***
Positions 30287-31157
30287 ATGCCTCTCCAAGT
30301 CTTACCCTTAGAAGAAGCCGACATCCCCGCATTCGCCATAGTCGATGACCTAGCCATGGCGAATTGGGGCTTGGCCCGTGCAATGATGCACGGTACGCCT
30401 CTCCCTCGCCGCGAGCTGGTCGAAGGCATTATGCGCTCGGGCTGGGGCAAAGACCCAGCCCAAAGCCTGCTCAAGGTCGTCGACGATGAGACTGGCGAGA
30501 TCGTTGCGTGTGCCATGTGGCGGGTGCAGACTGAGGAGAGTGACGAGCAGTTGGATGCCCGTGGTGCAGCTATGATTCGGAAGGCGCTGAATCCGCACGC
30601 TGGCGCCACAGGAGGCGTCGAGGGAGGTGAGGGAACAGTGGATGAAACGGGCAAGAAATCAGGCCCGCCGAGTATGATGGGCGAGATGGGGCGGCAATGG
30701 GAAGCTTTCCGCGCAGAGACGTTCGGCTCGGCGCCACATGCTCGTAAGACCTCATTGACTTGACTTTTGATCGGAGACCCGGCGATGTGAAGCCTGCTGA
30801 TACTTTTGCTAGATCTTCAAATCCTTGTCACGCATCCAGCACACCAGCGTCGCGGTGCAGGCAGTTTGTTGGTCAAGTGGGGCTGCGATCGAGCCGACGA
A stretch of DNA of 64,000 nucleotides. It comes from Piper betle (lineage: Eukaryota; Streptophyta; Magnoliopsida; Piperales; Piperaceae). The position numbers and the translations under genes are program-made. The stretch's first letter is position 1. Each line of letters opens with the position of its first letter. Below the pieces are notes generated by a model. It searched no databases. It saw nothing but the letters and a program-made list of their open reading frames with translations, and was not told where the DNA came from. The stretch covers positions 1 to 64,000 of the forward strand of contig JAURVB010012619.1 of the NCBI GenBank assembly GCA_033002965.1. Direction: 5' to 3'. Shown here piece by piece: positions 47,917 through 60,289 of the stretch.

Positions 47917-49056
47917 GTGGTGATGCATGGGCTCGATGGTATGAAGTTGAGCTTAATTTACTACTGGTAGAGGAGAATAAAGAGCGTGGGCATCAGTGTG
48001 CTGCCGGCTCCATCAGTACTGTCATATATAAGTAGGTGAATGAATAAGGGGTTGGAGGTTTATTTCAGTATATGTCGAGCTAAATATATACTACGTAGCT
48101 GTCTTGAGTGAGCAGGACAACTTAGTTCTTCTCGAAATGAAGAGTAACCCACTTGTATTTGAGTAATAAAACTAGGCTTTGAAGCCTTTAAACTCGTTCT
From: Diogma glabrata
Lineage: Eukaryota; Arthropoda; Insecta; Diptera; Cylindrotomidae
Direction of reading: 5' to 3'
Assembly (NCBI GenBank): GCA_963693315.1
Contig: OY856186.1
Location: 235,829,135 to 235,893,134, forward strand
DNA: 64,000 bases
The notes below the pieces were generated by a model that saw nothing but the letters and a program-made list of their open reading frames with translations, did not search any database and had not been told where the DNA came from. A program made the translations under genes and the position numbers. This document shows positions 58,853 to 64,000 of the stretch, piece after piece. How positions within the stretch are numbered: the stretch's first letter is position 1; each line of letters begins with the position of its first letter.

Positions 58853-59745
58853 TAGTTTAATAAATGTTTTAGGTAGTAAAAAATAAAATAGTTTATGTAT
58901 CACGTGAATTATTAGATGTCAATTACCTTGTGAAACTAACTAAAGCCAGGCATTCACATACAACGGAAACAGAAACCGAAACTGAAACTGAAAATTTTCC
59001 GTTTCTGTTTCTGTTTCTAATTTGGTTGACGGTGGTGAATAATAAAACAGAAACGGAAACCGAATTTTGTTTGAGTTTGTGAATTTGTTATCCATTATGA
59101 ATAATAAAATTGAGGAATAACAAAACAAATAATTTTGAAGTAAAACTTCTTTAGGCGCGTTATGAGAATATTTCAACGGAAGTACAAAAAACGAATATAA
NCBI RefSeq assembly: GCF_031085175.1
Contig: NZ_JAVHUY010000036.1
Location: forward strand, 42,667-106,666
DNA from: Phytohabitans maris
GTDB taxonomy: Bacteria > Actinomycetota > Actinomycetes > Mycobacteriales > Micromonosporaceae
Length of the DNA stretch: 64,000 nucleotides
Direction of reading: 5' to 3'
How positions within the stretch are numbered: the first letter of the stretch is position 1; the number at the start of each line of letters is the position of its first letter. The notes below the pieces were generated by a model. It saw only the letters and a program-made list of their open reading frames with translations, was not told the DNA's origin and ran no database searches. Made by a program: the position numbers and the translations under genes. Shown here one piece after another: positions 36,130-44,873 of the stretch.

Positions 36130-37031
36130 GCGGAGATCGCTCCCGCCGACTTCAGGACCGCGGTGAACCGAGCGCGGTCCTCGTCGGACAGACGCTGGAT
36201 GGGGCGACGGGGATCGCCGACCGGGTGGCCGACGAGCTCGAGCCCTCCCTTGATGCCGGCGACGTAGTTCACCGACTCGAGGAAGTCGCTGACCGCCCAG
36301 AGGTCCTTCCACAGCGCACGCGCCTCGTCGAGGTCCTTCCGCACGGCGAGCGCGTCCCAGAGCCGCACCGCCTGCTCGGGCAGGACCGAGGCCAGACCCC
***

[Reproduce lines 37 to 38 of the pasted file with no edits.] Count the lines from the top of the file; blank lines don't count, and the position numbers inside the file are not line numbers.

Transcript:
36201 GGGGCGACGGGGATCGCCGACCGGGTGGCCGACGAGCTCGAGCCCTCCCTTGATGCCGGCGACGTAGTTCACCGACTCGAGGAAGTCGCTGACCGCCCAG
36301 AGGTCCTTCCACAGCGCACGCGCCTCGTCGAGGTCCTTCCGCACGGCGAGCGCGTCCCAGAGCCGCACCGCCTGCTCGGGCAGGACCGAGGCCAGACCCC